Andrew McAfee, Principal Research Scientist at the M.I.T. Center for Digital Business, kicked off a conference last year by saying that Big Data would be “the next big chapter of our business history.” [1]

It seems as though he was bang on. Big Data is now widely considered to be more than just the latest business buzzword, but carries with it an important caveat…it must be properly understood and effectively used in order to be of any use to businesses.

Big Data provides all business units – ranging from the product development team to the marketers and customer service arms – with a real opportunity to get ahead of the competition by predicting behaviours and better serving their customers, pre-, during-, and post-sale. Ultimately, it can help them achieve the “Holy Grail”: creating and keeping true brand advocates.

It’s easy to assume that all a business needs is the Big Data and a top data analyst to do the number crunching, but it’s not that simple. Hedge funds have used algorithms and data models for years, but this hasn’t stopped them from occasionally making a bad investment.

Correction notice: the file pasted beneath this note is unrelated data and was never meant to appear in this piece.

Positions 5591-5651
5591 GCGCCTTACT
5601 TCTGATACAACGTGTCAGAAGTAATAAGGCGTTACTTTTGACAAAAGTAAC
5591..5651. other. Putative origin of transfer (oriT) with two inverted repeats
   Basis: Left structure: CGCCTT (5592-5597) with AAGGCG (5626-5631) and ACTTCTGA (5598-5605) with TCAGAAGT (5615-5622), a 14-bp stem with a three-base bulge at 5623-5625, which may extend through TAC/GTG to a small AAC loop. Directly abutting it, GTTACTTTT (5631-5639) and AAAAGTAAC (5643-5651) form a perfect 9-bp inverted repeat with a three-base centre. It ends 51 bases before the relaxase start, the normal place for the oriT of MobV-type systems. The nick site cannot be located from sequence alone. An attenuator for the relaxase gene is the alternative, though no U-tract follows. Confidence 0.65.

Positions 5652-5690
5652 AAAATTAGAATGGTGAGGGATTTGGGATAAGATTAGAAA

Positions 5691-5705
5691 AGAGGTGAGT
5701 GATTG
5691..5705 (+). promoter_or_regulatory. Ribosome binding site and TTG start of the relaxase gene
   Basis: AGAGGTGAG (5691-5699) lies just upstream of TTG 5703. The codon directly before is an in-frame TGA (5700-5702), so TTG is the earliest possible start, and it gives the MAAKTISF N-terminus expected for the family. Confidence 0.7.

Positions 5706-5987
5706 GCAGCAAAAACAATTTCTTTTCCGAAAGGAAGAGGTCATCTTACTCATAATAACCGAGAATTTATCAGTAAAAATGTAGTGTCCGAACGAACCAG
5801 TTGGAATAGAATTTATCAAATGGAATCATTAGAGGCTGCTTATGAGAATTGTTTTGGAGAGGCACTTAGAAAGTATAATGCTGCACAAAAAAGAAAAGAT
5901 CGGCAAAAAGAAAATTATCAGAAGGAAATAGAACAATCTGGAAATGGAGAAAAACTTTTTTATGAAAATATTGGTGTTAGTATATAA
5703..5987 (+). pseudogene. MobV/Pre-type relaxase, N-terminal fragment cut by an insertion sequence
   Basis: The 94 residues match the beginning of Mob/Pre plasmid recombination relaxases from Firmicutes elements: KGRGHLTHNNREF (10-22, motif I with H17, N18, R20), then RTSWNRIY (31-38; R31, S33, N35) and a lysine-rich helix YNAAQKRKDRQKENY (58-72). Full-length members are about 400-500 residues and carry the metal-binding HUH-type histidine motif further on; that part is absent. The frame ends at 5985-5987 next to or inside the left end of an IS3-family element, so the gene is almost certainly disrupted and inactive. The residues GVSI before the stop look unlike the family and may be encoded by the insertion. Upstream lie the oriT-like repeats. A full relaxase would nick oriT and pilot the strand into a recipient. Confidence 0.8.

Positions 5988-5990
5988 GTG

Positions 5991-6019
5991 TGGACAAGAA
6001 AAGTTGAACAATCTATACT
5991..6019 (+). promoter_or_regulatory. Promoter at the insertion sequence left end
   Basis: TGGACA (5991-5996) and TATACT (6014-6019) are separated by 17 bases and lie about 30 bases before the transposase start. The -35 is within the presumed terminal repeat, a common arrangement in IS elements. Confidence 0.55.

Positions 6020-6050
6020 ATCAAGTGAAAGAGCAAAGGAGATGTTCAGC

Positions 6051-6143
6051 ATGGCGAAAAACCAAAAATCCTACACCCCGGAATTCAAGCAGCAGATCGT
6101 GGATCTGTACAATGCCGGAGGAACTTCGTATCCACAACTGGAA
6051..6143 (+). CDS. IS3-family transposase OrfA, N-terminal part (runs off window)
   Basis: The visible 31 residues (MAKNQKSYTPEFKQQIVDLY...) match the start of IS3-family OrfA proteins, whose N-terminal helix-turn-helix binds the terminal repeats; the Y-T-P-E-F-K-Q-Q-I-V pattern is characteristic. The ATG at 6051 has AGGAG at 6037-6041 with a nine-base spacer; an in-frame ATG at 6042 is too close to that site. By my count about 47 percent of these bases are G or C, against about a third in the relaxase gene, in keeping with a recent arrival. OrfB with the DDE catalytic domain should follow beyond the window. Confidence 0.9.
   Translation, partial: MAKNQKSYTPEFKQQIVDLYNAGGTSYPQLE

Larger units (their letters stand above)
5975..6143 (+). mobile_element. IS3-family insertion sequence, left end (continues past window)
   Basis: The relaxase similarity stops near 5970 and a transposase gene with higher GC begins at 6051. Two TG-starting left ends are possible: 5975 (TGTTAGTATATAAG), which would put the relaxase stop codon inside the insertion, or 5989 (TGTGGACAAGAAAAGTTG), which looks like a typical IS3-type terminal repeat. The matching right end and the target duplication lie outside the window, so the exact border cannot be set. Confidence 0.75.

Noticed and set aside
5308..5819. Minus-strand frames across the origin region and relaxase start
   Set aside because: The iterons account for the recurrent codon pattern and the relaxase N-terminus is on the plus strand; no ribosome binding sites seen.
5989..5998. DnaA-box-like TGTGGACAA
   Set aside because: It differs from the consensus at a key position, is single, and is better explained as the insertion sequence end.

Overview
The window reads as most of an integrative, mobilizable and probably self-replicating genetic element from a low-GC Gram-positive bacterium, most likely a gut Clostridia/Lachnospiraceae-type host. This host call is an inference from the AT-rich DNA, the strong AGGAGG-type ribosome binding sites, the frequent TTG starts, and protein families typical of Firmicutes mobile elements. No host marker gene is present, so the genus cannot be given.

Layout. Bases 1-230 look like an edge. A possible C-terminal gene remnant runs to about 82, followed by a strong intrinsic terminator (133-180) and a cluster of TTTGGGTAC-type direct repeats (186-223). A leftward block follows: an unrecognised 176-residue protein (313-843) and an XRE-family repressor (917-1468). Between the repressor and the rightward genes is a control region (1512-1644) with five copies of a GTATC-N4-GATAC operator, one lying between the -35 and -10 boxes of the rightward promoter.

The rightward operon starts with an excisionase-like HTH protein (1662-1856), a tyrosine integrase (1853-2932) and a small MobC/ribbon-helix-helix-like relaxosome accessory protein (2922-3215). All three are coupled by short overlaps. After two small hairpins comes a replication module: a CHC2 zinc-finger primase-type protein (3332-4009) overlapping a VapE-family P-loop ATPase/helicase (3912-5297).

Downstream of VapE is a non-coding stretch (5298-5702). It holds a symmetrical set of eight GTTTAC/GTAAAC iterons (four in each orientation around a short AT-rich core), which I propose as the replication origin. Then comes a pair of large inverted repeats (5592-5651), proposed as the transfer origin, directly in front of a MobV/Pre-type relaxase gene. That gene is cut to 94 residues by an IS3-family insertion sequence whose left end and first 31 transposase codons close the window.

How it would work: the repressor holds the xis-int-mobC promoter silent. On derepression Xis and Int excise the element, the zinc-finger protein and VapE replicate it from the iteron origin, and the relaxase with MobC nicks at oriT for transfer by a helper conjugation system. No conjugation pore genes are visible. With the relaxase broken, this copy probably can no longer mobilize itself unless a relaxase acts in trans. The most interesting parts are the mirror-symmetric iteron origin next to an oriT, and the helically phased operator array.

The key to unlocking the power of Big Data is to understand how all of the disparate data types that we have at our finger tips relate to one another, and how together they can be used to create a rich customer profile. To do this we need an understanding of the customer and context of the source;

  • DO consider the entire customer journey: Big Data should be used to monitor and understand customers throughout the customer journey; awareness, interest, decision making, purchasing, engagement and return visits are all equally important. Only by taking this complete end-to-end view can companies anticipate and respond to customer needs, providing them with a personalised and targeted service.
  • BUT DON’T be a stalker – Inundating customers with overly personalised offers could annoy them and will reflect badly on the company sending the promotions. Businesses may know who customers are and what they like but unless businesses understand the optimum time and method to make contact, it means nothing.

Take political parties and election campaigning for example. The public are profiled based on where in the country we live, because apparently this says a lot about us: our income, our family set up, even how we like to spend our weekends. What often isn’t considered is WHY we live where we do, which may have no bearing on our political views.

Big Data is “the next big chapter of our business history”[2] but we need to remember that there is a very real person behind every number.